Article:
To student observers, the 2017 Georgetown University Student Association presidential election may summon a strong sensation of deja vu. Once again, this election season has seen the introduction of a familiar dichotomy in GUSA presidential politics: the insider versus the outsider.
The prominent tickets include two teams of current GUSA members — Garet Williams (COL ’18) and Habon Ali (SFS ’18) with a staid, polished platform, Kamar Mack (COL ’19) and Jessica Andino (SFS ’18) with a fresh, idealistic vision for Georgetown — vying against a ticket of insurgents, John Matthews (COL ’18) and Nick Matz (COL ’18), who are calling for the dismantlement of a broken system. A fourth ticket, Jenny Franke (COL ’18) and Jack McGuire (COL ’18), has announced its candidacy but abstained from formal campaigning or attending the presidential and vice presidential debates.
Despite charges of insularity and exclusion, GUSA does not need a complete overhaul to better represent the interests of the student body. Instead, the organization needs executives who can carry the mantle of progress with the same competency and dynamism of the Khan-Fisk administration. This editorial board believes Williams and Ali are the two candidates best equipped to do exactly that.
Williams and Ali, by and large, offer the most substantive, well-researched platform of the bunch, with over a hundred points clearly constructed in close consultation with different policy teams. Granted, their platform of “Resources, Inclusivity, Transparency and You,” takes a much more generalist approach than the emphasis on dining reform and master planning expounded by Khan and Fisk, or the two serious issues of sexual assault and mental health promoted by their predecessors in the successful satirical ticket of Joe Luther (COL ’16) and Connor Rohan (COL ’16).
Nevertheless, the Williams-Ali platform remains unrivaled in this election in terms of comprehensiveness and specificity. Take the pair’s platform on racial and cultural inclusivity, a focal point of its campaign. Among their proposals, Wiliams-Ali will work to design a system of internal climate surveys to gauge the status of diversity within campus groups, promote the establishment of Latinx studies, Native American studies and South Asian studies programs based on existing courses, and collaborate with cultural groups to encourage minority students to engage in GUSA leadership.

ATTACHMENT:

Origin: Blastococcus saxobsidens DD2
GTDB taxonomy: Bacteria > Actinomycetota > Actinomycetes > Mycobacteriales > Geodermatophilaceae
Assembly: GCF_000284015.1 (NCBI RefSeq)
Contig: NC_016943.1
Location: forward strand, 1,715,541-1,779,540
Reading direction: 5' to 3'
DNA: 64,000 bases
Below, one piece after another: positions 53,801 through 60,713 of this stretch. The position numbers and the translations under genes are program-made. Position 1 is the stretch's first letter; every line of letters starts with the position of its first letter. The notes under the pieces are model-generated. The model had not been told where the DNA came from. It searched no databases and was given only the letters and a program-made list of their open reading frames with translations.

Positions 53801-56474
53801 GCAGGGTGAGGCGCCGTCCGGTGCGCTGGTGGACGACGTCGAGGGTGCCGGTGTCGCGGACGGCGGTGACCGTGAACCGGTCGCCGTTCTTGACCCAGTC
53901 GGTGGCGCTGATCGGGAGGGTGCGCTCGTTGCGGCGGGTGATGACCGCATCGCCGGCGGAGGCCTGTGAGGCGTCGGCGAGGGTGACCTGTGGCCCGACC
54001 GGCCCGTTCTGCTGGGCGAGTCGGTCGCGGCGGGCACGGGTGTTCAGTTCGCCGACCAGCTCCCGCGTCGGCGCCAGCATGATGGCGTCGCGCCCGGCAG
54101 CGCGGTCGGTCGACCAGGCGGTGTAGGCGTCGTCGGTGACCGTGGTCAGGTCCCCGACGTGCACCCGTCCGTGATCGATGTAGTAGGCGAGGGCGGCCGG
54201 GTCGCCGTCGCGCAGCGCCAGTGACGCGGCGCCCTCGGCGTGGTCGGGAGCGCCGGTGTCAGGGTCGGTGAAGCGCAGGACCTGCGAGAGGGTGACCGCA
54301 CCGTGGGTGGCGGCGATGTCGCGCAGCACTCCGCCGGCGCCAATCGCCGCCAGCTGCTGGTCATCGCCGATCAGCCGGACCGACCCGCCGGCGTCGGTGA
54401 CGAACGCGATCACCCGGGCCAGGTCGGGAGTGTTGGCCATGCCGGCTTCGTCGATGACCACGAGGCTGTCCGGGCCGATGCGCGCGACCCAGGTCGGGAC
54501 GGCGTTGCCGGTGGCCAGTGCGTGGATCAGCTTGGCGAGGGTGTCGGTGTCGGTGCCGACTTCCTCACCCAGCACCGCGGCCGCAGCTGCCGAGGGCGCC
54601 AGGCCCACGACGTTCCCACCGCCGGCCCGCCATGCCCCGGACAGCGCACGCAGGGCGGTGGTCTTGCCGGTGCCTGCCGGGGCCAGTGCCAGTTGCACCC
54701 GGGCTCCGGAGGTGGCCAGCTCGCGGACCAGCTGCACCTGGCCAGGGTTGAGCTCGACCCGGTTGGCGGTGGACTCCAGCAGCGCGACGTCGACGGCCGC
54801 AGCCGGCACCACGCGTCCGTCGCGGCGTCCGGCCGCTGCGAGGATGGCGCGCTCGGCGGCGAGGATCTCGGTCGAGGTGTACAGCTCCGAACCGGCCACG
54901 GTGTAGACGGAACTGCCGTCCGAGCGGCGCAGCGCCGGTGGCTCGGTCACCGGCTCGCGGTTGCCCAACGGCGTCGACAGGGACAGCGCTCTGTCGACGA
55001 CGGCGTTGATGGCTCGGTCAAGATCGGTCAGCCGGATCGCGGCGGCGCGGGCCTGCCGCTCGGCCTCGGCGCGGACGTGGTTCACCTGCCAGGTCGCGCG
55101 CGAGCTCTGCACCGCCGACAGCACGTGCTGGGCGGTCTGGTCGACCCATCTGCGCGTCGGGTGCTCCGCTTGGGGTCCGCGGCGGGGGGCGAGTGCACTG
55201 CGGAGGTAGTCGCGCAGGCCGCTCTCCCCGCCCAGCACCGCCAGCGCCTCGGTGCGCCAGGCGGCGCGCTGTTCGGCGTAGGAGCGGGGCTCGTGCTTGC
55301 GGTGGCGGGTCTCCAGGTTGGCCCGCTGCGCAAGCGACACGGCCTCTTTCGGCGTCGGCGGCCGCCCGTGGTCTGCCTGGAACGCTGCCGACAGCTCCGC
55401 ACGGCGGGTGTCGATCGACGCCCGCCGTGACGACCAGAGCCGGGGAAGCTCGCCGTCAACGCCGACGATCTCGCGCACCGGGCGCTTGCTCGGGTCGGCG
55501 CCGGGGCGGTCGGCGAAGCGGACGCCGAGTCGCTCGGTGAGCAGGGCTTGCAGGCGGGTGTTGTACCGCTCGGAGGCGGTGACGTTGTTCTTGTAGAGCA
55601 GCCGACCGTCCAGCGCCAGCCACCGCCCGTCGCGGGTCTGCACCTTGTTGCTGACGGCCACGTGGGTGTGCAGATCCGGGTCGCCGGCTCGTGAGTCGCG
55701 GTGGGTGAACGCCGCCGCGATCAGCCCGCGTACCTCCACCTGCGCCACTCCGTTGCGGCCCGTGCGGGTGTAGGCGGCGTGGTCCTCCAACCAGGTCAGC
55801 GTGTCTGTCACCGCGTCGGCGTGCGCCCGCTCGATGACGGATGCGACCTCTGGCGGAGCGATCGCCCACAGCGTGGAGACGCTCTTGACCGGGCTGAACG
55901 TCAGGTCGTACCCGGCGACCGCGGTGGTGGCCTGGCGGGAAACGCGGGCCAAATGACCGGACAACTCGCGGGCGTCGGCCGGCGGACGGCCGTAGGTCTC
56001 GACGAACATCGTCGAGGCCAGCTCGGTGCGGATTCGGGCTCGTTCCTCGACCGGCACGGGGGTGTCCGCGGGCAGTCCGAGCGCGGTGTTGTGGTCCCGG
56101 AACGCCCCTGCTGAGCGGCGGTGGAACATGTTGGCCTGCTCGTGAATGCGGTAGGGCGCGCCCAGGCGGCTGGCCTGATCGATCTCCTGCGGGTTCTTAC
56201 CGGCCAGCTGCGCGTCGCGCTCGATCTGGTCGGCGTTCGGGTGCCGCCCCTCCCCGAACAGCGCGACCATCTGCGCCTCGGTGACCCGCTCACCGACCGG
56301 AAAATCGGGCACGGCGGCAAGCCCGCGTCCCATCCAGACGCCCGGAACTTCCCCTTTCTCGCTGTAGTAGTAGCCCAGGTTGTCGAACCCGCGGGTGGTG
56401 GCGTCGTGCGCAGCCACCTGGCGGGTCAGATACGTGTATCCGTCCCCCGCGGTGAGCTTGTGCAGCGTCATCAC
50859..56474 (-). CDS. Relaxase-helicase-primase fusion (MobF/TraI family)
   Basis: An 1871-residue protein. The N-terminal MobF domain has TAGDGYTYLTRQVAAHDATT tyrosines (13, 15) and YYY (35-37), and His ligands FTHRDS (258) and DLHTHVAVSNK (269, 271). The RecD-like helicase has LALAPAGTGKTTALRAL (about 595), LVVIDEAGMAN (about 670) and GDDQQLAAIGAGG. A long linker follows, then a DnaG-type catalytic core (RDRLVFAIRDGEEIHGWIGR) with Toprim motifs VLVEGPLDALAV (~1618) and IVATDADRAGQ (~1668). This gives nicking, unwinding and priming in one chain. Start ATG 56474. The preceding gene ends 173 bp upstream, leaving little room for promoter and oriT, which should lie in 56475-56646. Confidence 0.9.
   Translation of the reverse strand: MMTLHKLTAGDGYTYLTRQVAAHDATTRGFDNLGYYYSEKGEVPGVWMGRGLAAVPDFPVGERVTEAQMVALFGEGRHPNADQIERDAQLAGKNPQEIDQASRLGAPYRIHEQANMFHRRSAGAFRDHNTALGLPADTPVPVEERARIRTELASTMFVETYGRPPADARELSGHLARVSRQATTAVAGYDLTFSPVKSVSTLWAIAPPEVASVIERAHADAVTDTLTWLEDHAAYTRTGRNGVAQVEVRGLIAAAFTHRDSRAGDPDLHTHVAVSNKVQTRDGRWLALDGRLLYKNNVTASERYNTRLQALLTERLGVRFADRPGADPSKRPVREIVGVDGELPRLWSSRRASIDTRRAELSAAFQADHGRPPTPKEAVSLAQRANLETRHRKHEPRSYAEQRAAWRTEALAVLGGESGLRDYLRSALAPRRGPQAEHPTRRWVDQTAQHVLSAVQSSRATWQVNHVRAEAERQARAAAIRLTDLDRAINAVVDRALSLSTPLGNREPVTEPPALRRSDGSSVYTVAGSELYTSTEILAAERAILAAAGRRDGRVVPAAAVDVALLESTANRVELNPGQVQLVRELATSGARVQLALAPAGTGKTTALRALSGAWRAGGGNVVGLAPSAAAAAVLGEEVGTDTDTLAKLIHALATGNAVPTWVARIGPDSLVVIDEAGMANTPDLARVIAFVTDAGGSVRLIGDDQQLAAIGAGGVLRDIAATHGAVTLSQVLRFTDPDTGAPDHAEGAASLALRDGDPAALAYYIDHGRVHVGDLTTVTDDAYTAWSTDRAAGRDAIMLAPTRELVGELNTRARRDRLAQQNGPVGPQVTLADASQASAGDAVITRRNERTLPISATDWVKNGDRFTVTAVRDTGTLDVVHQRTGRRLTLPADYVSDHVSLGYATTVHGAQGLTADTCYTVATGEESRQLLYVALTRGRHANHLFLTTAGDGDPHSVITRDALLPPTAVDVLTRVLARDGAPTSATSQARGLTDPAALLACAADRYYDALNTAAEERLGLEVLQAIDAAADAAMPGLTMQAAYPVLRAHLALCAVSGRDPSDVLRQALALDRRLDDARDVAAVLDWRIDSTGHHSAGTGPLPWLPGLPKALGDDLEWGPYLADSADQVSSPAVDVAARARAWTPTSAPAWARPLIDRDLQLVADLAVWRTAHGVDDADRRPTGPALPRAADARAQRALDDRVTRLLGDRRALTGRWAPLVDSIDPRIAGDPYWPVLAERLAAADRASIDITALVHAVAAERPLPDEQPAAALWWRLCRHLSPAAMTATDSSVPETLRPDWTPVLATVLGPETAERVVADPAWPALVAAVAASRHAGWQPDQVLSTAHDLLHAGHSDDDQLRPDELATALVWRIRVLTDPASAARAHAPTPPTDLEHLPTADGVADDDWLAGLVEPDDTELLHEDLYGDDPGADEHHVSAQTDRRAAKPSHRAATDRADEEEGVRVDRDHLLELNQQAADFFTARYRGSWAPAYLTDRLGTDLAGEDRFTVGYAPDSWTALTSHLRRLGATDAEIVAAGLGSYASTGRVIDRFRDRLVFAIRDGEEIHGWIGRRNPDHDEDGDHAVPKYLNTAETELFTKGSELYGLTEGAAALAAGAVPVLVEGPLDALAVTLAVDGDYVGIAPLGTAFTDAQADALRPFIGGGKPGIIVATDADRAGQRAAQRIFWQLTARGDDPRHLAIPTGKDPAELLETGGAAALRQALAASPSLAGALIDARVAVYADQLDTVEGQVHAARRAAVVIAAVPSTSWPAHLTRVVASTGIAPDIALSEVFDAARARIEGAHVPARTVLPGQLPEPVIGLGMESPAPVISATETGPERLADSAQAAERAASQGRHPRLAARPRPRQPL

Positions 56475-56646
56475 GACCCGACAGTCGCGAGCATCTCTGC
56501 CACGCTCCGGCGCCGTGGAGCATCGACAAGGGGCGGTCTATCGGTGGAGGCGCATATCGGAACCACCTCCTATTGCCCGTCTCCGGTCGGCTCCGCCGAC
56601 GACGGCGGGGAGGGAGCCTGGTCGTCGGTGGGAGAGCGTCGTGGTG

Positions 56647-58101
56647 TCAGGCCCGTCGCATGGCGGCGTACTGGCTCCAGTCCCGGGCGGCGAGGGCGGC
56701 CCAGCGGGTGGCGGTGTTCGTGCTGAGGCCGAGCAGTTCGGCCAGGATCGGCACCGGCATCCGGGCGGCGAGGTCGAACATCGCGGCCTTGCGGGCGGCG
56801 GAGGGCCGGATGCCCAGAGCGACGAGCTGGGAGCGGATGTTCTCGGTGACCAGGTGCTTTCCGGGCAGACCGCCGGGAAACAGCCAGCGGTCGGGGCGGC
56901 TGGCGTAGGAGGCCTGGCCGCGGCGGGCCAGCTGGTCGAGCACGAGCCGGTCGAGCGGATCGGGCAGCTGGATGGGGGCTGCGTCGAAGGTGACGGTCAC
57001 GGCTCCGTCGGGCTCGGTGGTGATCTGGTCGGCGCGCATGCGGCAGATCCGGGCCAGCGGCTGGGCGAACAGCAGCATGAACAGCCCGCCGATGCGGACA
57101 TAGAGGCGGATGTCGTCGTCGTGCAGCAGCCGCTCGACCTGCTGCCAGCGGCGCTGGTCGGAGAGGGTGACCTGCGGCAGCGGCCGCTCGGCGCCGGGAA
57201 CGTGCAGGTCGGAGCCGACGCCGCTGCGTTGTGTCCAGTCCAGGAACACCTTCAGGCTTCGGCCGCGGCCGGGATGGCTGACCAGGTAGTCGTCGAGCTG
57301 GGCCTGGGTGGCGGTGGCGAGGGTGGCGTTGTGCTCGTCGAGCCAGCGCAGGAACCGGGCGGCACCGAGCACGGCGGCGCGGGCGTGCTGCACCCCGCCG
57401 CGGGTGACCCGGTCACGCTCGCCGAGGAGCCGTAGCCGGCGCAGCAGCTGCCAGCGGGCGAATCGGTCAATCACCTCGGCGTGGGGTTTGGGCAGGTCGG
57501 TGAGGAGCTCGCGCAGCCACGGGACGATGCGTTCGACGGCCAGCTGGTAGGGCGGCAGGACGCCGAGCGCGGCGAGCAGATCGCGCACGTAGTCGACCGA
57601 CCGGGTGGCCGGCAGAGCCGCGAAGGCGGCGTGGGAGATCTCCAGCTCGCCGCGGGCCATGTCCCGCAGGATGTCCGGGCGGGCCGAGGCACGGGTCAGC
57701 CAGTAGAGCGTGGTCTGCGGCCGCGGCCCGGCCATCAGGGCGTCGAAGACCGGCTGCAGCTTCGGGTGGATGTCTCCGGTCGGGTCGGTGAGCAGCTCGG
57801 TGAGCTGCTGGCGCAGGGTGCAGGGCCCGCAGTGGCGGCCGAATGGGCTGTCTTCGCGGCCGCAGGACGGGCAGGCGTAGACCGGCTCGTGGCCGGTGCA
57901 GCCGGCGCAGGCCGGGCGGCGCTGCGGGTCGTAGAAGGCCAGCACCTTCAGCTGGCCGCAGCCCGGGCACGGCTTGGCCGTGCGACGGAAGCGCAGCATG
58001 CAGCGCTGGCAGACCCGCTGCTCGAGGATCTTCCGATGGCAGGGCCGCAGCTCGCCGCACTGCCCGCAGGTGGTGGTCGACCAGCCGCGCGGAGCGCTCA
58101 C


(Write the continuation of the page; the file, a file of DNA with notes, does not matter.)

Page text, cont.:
Their plan encompasses both academic and extracurricular affairs, but most importantly, it is introspective, looking to bolster the representation of minority voices within GUSA itself.
Comparatively, Mack and Andino share the commendable aim to increase inclusivity in GUSA and beyond, but their platform is decidedly sparse, with goals to continue the implementation of existing programs and vague assurances that working with student organizations will foster increased socio-economic diversity and cultural diversity. Matthews and Matz make no mention of inclusivity or diversity issues in their 10-point policy platform, which, in its emphasis on cost-saving measures, would slash rather than expand the size of GUSA.
But even on this front of affordability — selected by all three tickets as the most pressing issue confronting Georgetown in a series of viewpoints in The Hoya — Williams and Ali prevail over their opponents. Their calls to open tuition discussions to students with forums rather than closed administrative meetings, as well as establish an Affordability and Access Residential Hub, represents a realistic goal that can garner increased accountability from university administration in the long run on tuition issues.
Mack and Andino’s plan of cutting costs by promoting a culture of sustainability and entrepreneurship on campus is innovative and new, but it is unclear how the pair plans to spearhead such a shift in the social conscious of the university. The piecemeal approach of the Matthews-Matz ticket, which would scrap the Yates Field House fee, cut Student Neighborhood Assistance Program funding and shrink the size of GUSA saves on some budgetary allocations, but does little to address long-term concerns about the university endowment and mounting cost of tuition.
The disparity between concrete and abstract recurs in all the GUSA platforms — Williams and Ali offer the most substantive fronts on issues of racial and cultural inclusivity, sexual assault and safety and worker affairs; Mack and Andino provide a less concrete but no less ambitious plan and Matthews and Matz stress cutting costs above all else, making the funding of programs contingent on their financial viability.
Make no mistake, Mack and Andino are strong contenders for the presidency and offer the vibrancy and vision GUSA sorely needs. Williams and Ali would be well-served to include them in their administration, particularly for Mack’s enterprising vision of GUSA reform and Andino’s extensive advocacy work on behalf of underrepresented communities. These two tickets could work together to achieve the inclusive GUSA both tickets extolled in their platforms.
Meanwhile, the Matthews-Matz ticket, which advocates for “a smaller, more nimble organization,” and is noticeably silent on issues of accessibility and inclusivity in its platform, represents moving GUSA in another direction — one that is less expansive, less diverse and less inclusive.
The 2017 GUSA presidential election is not so much a referendum on tuition and affordability as it is a referendum on the organization itself. Though the organization is not perfect, its strides in the past year do not demand a massive overhaul, but rather the measured, responsible leadership of a ticket like Williams and Ali.